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INFINITE UNION AND INTERSECTION

Theorem S.IS.1
If X is a set, T is a set such that T != O,
A:T->P(X), x:-X then 
(1) x:-u({A(t)|t:-T}) <=> \/(t:-T) x:-A(t),
(2) x:-n({A(t)|t:-T}) <=> /\(t:-T) x:-A(t).

Proof
Let E = {A(t) | t:-T}.
Notice that since T != O, E != O.
(1) 
By Definition S.A.3
x:-u(E) <=> \/(e) e:-E and x:-e <=>
(a) \/(e) e:-{A(t) | t:-T} and x:-e <=>
(b) \/(e)(e:-{y:-P(X) | \/(t:-T) A(t)=y} and x:-e ) <=>
(c) \/(e)( (e:-P(X) and \/(t:-T) A(t)=e) and x:-e ) <=>
(d) \/(e)\/(t:-T) A(t)=e and x:-e <=>
(e) \/(t:-T)\/(e) A(t)=e and x:-e <=>
(f) \/(t:-T) x:-A(t).

(a)<=>(b) by Definition S.C.15

(2)
By Definition S.I.2
x:-n(E) <=> x:-{a:-u(E) | /\(e:-E) a:-e} <=>
(g) x:-u(E) and /\(e:-E) x:-e <=>
(h) /\(e:-E) x:-e <=>
(i) /\(e) (e:-E => x:-e) <=>
(j) /\(e) (e:-P(X) and \/(t:-T) A(t)=e) => x:-e <=>
(k) /\(e) (\/(t:-T) A(t)=e)=> x:-e <=>
(l) /\(e)/\(t:-T) A(t)=e => x:-e <=>
(m) /\(t:-T)/\(e) A(t)=e => x:-e <=>
(n) /\(t:-T) x:-A(t).  

Theorem S.IS.2 - De Morgan's law
If X is a set, T is a set such that T != O, 
A:T->P(X) then 
X\u({A(t)|t:-T}) = n({X\A(t)|t:-T}).

Proof
Let L = X\u({A(t)|t:-T}).
Let R = n({X\A(t)|t:-T}).

We will show that R c L.
Suppose to the contrary that there exists x:-X
such that !(x:-L) and x:-R.
We have x:-u({A(t)|t:-T}) and x:-n({X\A(t)|t:-T}).
By Theorem S.SI.1 we have
\/(t:-T) x:-A(t)  and  /\(t:-T) x:-X\A(t).
Contradiction.
So we showed that R c L.

Now we will show that L c R.
Suppose to the contrary that there exists x:-X
such that x:-L and !(x:-R).
Then we have !(x:-u({A(t)|t:-T})
and !(x:-n({A(t)|t:-T})).
By Theorem S.SI.1 we have
!(\/(t:-T) x:-A(t)) and !(/\(t:-T) x:-X\A(t)).
/\(t:-T) !(x:-A(t)) and !(/\(t:-T) !(x:-A(t)).
Contradiction.
So we showed that L c R.

Thus L = R.

Theorem S.IS.3 - De Morgan's law
If X is a set, T is a set such that T != O, 
A:T->P(X) then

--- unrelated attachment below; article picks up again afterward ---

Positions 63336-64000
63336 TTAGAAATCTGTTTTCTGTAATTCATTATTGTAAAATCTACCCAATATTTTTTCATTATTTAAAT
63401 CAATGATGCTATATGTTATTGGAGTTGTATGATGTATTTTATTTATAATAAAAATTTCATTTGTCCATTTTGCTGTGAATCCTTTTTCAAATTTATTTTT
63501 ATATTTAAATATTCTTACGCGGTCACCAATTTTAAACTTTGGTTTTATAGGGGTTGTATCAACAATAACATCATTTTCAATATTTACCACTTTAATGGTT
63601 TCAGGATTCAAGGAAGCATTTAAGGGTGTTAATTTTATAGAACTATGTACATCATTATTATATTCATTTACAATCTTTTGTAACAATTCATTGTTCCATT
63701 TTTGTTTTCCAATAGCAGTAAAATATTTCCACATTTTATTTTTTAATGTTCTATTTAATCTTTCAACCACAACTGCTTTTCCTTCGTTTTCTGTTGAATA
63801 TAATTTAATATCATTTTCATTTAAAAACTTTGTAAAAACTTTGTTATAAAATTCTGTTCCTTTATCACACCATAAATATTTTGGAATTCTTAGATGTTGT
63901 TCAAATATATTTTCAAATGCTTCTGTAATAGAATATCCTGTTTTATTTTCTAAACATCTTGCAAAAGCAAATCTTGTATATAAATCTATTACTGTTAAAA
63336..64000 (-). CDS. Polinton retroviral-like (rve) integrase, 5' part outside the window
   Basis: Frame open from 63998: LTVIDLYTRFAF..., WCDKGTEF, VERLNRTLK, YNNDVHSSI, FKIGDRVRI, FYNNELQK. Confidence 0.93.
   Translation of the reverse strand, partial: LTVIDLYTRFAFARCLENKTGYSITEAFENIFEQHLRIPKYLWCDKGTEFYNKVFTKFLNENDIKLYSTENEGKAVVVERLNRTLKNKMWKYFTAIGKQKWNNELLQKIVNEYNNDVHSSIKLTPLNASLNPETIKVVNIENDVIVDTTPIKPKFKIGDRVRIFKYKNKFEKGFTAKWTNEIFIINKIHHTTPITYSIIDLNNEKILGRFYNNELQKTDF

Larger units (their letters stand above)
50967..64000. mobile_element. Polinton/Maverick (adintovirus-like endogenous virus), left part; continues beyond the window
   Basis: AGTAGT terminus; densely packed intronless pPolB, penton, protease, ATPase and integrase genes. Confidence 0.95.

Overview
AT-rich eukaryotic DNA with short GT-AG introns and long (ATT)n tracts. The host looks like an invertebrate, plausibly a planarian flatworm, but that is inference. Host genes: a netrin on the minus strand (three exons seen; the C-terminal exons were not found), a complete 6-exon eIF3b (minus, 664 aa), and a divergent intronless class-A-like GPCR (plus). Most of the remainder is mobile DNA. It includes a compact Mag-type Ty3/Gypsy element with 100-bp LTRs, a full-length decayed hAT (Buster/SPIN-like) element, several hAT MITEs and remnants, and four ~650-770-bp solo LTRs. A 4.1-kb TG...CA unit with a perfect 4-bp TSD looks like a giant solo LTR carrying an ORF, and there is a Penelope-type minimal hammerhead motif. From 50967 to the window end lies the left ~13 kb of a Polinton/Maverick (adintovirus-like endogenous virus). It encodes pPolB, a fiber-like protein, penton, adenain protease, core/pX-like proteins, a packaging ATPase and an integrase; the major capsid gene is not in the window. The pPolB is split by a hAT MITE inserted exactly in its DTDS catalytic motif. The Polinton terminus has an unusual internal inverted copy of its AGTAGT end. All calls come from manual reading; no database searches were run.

X\n({A(t)|t:-T}) = u({X\A(t)|t:-T}).

Proof
Let B:T->P(X) such that B(t) = X\A(t).
By Theorem S.I.8 (3) X\A(t) = B(t).
By Theorem S.IS.3 we have
X\u({B(t)|t:-T}) = n({X\B(t)|t:-T}).
So X\(X\u({B(t)|t:-T}) = X\n({X\B(t)|t:-T}).
And then 
u({B(t)|t:-T}) = X\n({X\B(t)|t:-T}).
Thus u({X\A(t)|t:-T}) = X\n({A(t)|t:-T}.

Theorem S.IS.4
If X,Y are sets, f:X->Y and A,B c X
and T is a set, T!=O and A:T->P(X).
then 
(1) A c B => f(A) c f(B),
(2) f(A\B) c f(A)\f(B),
(3) u({f(A[t])|t:-T}) = f( u({A[t]|t:-T}) ),
(4) f( n({A[t]|t:-T}) ) c n({f(A[t])|t:-T}).

Proof
(1)
Assume that AcB.
Take y:-f(A). There exists x:-A such that f(x)=y.
Since A c B, x:-B. Thus y:-f(B).
We have shown that A c B. 

(2)
Take y:-f(A)\f(B). Then y:-f(A) and !(y:-f(B)).
So there exists x:-A such that and f(x)=y.
Since !(y:-f(B)), /\(z:-B) f(z)!=y. Hence f(x)!=y.
So x:-A\B. Thus y:-f(A\B).
We have shown that f(A)\f(B) c f(A\B).

(3)
y:- u({f(A[t])|t:-T}) <=> \/(t:-T) y:-f(A[t]) <=>
\/(t:-T)\/(x:-X)(x:-A[t] and f(x) = y) <=>
\/(x:-X)\/(t:-T)(x:-A[t] and f(x) = y)<=>
\/(x:-X)(\/(t:-T) x:-A[t]) and  f(x) = y <=>
\/(x:-X) x:-u({A[t]|t:-T) and f(x) = y <=>
y :- f(u({A[t]|t:-T})).
We have shown that u({f(A[t])|t:-T}) = f( u({A[t]|t:-T}) ).

(4)
Take any y:-f( n({A[t]|t:-T}) ).
Then there exist x:-n({A[t]|t:-T}) such that f(x) = y.
Take any d:-T.
Since x:-n({A[t]|t:-T}), x:-A[d].
Then y:-f(A[d]).
Since d:-T was arbitralily chosen, y:-n({f(A[t])|t:-T}).
We have shown that f( {(A[t])|t:-T} ) c n({f(A[t])|t:-T}).

Theorem S.IS.5
If X,M are sets such that M!=O and M c P(X)
then n(M) = {x:-X | /\(A:-M) x:-A}.

Proof
Let us recall that
n(M) = {x:-u(M) | /\(A:-M) x:-A}.

Take any y:-n(M).
We have that y:-u(M) and /\(A:-M) y:-A.
So we have B:-M such that y:-B.
Since M c P(X), B c X, and so y:-X.
Thus y:-{x:-X | /\(A:-M) y:-A}.
We showed that n(M) c {x:-X | /\(A:-M) x:-A}.

Take any y:-{x:-X | /\(A:-M) x:-A}.
We have that (*) /\(A:-M) y:-A.
Since M!=O we have some B:-M.
By (*) y:-B and so y:-u(M).
Thus y:-{x:-u(M) | /\(A:-M) x:-A}.
We showed that
{x:-X | /\(A:-M) x:-A} c {x:-u(M) | /\(A:-M) x:-A} = n(M).

So we showed that n(M) = {x:-X | /\(A:-M) x:-A}.
 

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